Creating a Garden of Memories
Edited by LMG Calla Victoria
Ribbon-cutting ceremony at the Open-Air Levee Exhibition Hall and Rain Garden
LMG Calla Victoria (left), Rain Garden designer; Councilman Jared Brossett, Jasmine Haralson,
NORA’s director of community affairs; Sandy Rosenthal, CEO of Levees.org; former District B
Councilman Jim Singleton, Carmen Owens, resident of Gentilly neighborhood; H.J. Bosworth Jr.,
Display designer; Nick Harris, VP of Dillard University; Gloria DeCuir-Robert, president of the Filmore Gardens Neighborhood Association; and Kenneth Evans, resident of the Gentilly neighborhood.
It was my pleasure to design the garden for a project that should be near and dear to the hearts of all New Orleanians. The project is called the Open-Air Levee Exhibition Hall and Rain Garden. This project is spearheaded by Sandy Rosenthal, founder and C.E.O. of Levees.org. The garden and exhibit are built at the site of the east breach of the London Avenue Canal that took place on August 29, 2005; in the Filmore Gardens neighborhood of Gentilly at 5000 Warrington Drive.
Upon hearing about the garden, I reached out to Sandy Rosenthal and offered my services as a Master Gardener. I worked closely with Sandy and her team providing plant consultations, the acquisition of plants and supplies donations, as well as the actual installation of plant material at the site. MG Donna Childress, one of my sister Louisiana Master Gardeners, was very instrumental in making the Rain Garden
There are three garden beds on the site. A small horizontal raised bed greets visitors at the entrance to the park. It is planted with Encore Azaleas, daylilies, and asters. The idea is to have color most of the year, and an amazing garden year around. Encore azaleas Autumn Lilac and Autumn Sunset will provide blooms in the spring, summer, and fall; then after the last fall blooms they become lovely evergreen shrubs. The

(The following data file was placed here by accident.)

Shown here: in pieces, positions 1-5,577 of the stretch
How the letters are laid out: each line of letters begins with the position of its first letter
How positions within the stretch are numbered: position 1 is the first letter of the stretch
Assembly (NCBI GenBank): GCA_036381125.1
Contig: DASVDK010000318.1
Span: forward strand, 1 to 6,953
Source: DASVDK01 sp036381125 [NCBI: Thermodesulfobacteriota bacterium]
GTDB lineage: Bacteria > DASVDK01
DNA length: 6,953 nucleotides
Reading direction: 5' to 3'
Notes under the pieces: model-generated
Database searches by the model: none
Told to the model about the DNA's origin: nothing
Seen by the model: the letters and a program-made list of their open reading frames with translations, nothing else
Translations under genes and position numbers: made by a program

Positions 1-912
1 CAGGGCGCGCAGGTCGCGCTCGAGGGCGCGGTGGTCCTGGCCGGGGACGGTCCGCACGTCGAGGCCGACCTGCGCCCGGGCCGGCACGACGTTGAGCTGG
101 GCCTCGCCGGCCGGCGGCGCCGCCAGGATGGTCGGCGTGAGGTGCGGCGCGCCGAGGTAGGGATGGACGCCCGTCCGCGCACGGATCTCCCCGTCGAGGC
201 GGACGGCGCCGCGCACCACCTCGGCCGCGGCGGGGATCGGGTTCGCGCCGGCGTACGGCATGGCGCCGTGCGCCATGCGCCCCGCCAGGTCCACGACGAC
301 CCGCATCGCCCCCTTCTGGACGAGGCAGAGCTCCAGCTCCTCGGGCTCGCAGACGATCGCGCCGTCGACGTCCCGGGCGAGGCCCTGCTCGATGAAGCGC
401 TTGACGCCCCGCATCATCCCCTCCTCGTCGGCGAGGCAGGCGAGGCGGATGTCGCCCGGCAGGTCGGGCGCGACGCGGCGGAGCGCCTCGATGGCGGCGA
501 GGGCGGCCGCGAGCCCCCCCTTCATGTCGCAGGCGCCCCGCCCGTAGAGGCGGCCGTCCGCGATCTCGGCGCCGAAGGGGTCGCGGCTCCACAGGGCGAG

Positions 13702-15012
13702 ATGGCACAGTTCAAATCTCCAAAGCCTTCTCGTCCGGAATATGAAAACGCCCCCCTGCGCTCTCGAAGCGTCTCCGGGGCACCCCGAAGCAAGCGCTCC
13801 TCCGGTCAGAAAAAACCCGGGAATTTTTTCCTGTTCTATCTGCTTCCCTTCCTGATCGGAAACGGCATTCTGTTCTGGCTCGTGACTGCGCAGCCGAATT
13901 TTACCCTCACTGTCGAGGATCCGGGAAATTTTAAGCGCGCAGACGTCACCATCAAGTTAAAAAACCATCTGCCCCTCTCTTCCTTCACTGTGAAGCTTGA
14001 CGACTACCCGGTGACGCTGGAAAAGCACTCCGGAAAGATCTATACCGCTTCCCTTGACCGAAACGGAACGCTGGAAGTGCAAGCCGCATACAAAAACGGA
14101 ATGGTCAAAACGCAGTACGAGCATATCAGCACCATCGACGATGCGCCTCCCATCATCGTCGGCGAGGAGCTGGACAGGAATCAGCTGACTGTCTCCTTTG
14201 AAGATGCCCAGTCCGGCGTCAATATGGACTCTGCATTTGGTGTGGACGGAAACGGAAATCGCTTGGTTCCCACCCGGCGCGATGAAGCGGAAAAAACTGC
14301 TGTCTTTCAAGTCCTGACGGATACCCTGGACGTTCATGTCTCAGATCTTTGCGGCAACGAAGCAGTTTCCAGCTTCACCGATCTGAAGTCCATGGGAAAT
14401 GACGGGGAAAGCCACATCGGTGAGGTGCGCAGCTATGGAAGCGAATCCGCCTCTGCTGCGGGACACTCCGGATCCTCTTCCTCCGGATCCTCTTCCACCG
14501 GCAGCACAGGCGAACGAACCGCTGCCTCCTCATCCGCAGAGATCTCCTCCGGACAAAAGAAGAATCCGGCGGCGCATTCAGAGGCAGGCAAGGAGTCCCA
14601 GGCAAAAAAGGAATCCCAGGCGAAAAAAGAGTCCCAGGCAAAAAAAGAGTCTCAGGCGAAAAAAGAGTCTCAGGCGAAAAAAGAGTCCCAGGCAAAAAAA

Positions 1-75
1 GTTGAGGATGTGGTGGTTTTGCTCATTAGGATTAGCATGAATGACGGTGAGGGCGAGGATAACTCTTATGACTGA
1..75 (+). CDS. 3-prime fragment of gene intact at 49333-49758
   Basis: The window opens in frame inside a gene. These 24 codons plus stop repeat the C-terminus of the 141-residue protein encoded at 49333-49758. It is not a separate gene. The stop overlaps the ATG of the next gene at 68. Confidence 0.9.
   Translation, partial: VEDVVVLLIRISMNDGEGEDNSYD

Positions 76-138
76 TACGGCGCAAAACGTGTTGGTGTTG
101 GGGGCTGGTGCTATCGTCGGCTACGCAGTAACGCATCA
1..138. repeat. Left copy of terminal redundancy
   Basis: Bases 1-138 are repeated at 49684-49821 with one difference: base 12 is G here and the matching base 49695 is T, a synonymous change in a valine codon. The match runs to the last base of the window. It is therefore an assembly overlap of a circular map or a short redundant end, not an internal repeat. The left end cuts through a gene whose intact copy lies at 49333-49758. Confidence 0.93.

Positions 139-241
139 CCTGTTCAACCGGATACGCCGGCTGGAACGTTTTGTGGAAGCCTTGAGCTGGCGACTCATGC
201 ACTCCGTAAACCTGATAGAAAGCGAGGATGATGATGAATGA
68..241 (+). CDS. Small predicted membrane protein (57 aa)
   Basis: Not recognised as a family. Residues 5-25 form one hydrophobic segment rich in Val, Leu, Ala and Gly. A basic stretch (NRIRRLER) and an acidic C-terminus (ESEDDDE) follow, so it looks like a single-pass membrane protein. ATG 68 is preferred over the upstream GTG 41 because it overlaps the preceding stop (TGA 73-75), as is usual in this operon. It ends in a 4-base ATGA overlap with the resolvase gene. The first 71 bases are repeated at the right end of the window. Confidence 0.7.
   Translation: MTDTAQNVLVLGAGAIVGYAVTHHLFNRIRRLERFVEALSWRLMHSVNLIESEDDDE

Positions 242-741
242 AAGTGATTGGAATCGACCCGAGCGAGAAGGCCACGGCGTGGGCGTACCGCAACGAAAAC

same is true with the daylilies, when they are not in bloom
they provide texture and foliage in the garden and are not bothered by a freeze.
There are two native rain gardens on the site. A rain garden is a sunken garden bed that captures storm water runoff from hard surfaces like rooftops, sidewalks and driveways, and allows it to soak back into the ground naturally. Rain gardens are planted with bog plants (plants that like a soggy environment). The roof of the exhibit hall structure is angled so that all of the rainwater runs off into the rain gardens.
The smaller rain garden is planted with Katrina irises (Dietes x NolaAlba' P.P. #21,460) that bloom through the summer, and swamp hibiscus (Hibiscus coccineus) also called Scarlet Rose Mallow, or Texas Star that is making quite a display in the garden now. The focal point of the garden is the Peggy Martin Rose Bush (Rosa 'Peggy Martin'). When we started considering plant material, I insisted on having the Peggy Martin rose because it was the only rose bush in the New Oleans Botanical Garden's entire Rose Garden to survive the flood waters of August 2005. A fund was created and proceeds from the sale of the of the Peggy Martin Rose were used to aid in restoring devastated gardens along the Gulf Coast.
The larger rain garden is planted with Juncus grass, American crinum swamp lilies, swamp milkweed, and other bog plant material. Flanking the site on the left side is a bank
of Japanese maples inter-planted with Camellia japonicas and Camellia sasanquas to extend the bloom season from fall to late spring.
The ribbon-cutting ceremony took place on Saturday, July 11, 2015; roughly on almost the 10th anniversary of the flood that devastated New Orleans. The Exhibit Hall and Rain Garden stands on the location of a home that was washed away during the flood, and beige pavers mark the footprint of the home that belonged to Mr. Tom Lee in 2005. The Exhibit Hall and Rain Garden are a memorial to the trauma of the Flood, a commemoration of a pivotal moment in American history, and a symbol of the residents’ resilience and determination to return home.
Detailed images along the Exhibit Hall wall document how and why the 2005 Flood happened. Visitors will also find out how the disaster has made the American people safer. A myth-busters section debunks five popular, but incorrect, assumptions about New Orleans and the people who live here.
The park is a partnership between Levees.org, the neighborhood residents, Growing Green, the New Orleans Redevelopment Authority, Parkway Partners and many more. The park is free and open to everyone.
This article appears in the July 18, 2015 edition of Data News Weekly.
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